Why is LCD not displaying?

I’m trying to display ppm values from a gas sensor on the LCD but no letters are showing on the display. The backlight is on and the Arduino Uno seems to be working fine so I think the problem is with the code??

I’m totally new at this so any suggestions?? Thanks in advance

Link to LCD: https://www.amazon.com/gp/product/B01E4YUT3K/ref=ppx_yo_dt_b_asin_title_o03_s00?ie=UTF8&psc=1

This is the code I used

#define I2C_ADDR 0x3F
#include <LiquidCrystal_I2C.h> // library code
#include <Wire.h>
#define MQ135PIN (0)
int gasPinA0 = A0;

LiquidCrystal_I2C lcd(0x3F, 2, 16);

void setup()
{
lcd.init();
Serial.begin(10000);
Serial.print(“Calibrating…”);
lcd.begin (16, 2);
lcd.setCursor(0, 1);
lcd.print (“AirQual Monitor”);

pinMode (gasPinA0, INPUT);
Serial.begin(8000); // start serial port, sets data rate to 8000 bps
delay(5000);

}

void loop()
{ //code for repeats

int analogSensor = analogRead(gasPinA0);
Serial.println(analogRead(gasPinA0));
delay(1000);

lcd.setCursor (0, 1);
lcd.print ("Air Qual: “);
lcd.setCursor (1, 2);
lcd.print (” PPM ");

lcd.clear();
}

There are several different I2C LCDs. They differ in that they have different I2C addresses and I2C expander (the chip in the I2C backpack) to LCD pin mappings. Your code depends on the pin mapping to be the same as the default in the library that you chose. That is the part that trips up many new users of I2C LCDs. There are 2 solutions. One solution is to try to figure out the pin mapping by tracing traces or trial and error. Another solution is to use the hd44780 library. That library will auto detect the I2C address and the I2C expander to LCD pin mapping. You can install the library through the Library Manager in the IDE. Go to Sketch, Include Library, Manage Libraries. Then when the Library Manager loads, choose Displays in the Topic drop down and enter hd44780 in the filter box. Select and install the hd44780 library by Bill Perry. Use the hd44780_I2cexp class. There are examples and a diagnostic program to help get you started.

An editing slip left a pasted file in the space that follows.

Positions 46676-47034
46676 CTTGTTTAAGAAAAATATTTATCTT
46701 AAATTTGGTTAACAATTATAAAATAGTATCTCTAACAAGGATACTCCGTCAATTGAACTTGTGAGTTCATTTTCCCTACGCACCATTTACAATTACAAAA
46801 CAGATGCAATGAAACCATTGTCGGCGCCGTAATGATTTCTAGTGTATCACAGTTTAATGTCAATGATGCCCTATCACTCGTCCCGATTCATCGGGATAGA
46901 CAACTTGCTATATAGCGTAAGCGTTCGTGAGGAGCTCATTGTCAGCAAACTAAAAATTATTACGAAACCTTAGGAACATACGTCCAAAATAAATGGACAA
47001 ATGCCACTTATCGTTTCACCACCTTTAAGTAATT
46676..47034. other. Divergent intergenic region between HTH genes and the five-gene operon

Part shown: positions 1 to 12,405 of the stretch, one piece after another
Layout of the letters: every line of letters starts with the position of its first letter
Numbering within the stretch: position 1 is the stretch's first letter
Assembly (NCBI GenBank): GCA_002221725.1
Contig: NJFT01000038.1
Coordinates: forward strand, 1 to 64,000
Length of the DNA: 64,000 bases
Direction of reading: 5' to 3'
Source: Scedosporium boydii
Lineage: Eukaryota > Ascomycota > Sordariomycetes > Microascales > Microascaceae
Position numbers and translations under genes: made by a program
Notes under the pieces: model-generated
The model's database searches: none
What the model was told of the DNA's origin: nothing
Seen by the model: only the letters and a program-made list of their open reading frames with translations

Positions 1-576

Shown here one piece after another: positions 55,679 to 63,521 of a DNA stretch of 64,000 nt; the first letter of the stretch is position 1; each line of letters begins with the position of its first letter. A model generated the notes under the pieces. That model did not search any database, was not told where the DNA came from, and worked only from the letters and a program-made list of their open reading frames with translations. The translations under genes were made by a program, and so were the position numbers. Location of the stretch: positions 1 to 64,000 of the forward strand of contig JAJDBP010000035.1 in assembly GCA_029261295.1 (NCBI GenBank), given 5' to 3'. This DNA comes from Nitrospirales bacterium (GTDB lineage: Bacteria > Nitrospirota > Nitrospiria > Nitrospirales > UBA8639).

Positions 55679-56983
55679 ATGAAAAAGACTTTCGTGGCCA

lcd.setCursor (0, 1);
  lcd.print ("Air Qual: ");
  lcd.setCursor (1, 2);

The syntax for setCursor is lcd.setCursor(column, line). A 16x2 LCD has lines numbered 0 and 1. There is no line 2.

Read the how to use this forum sticky to see how to properly post your code and some advice on how to get the most from the forum.